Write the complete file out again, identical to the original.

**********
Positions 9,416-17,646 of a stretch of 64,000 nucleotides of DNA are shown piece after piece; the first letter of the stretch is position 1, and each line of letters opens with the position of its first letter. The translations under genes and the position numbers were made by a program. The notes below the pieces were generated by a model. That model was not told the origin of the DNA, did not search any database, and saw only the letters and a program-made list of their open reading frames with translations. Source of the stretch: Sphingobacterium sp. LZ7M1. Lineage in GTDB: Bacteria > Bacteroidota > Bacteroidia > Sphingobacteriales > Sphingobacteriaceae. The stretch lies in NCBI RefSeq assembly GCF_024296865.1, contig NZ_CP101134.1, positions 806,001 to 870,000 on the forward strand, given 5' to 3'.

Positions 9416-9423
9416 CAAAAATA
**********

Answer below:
Positions 9,416-17,646 of a stretch of 64,000 nucleotides of DNA are shown piece after piece; the first letter of the stretch is position 1, and each line of letters opens with the position of its first letter. The translations under genes and the position numbers were made by a program. The notes below the pieces were generated by a model. That model was not told the origin of the DNA, did not search any database, and saw only the letters and a program-made list of their open reading frames with translations. Source of the stretch: Sphingobacterium sp. LZ7M1. Lineage in GTDB: Bacteria > Bacteroidota > Bacteroidia > Sphingobacteriales > Sphingobacteriaceae. The stretch lies in NCBI RefSeq assembly GCF_024296865.1, contig NZ_CP101134.1, positions 806,001 to 870,000 on the forward strand, given 5' to 3'.

Positions 9416-9423
9416 CAAAAATA